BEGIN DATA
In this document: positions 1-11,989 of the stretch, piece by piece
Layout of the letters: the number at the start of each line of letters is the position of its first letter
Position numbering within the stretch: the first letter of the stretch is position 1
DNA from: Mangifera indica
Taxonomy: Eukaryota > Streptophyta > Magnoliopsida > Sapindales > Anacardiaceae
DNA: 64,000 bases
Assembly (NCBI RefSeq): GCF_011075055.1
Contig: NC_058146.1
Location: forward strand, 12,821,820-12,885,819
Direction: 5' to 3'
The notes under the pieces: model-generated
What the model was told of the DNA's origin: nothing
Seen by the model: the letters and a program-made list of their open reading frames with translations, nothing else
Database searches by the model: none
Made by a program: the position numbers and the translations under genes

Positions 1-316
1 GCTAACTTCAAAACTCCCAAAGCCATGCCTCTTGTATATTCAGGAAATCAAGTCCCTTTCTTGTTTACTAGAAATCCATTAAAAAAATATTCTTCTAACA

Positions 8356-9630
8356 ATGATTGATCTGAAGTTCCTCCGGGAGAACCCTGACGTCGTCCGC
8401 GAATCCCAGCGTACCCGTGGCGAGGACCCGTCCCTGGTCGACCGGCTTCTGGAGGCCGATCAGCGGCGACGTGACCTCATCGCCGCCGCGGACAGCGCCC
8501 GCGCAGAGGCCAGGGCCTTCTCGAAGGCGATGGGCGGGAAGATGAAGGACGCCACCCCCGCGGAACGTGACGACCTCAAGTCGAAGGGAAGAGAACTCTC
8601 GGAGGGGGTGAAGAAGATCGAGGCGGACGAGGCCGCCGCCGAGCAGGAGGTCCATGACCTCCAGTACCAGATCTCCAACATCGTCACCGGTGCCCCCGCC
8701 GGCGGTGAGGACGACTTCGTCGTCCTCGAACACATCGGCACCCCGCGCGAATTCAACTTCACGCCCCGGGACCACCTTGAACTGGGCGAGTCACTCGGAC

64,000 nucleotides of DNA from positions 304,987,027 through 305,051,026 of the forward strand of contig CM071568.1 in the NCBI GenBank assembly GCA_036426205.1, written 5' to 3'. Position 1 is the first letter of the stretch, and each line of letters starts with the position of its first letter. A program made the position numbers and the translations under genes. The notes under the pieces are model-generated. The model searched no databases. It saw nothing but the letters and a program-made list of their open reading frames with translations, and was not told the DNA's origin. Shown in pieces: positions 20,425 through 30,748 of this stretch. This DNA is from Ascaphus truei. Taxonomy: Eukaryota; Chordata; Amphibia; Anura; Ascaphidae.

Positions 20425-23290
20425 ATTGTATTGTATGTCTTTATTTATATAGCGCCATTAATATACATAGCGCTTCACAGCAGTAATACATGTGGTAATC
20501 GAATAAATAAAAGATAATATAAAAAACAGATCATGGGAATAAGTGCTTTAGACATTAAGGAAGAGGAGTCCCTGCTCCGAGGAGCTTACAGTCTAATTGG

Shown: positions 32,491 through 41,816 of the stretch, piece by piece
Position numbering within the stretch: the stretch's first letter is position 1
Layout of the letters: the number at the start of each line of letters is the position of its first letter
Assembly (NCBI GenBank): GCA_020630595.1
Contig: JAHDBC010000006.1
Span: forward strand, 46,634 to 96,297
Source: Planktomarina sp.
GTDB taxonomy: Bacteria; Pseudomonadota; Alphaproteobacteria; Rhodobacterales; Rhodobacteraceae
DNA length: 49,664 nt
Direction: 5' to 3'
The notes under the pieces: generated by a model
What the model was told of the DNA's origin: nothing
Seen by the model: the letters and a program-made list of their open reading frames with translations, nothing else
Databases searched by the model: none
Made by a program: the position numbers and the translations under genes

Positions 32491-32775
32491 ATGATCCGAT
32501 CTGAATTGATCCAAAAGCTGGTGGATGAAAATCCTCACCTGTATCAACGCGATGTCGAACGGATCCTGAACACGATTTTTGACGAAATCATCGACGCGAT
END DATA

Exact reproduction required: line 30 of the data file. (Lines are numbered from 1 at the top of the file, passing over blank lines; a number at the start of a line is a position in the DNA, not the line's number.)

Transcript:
Layout of the letters: the number at the start of each line of letters is the position of its first letter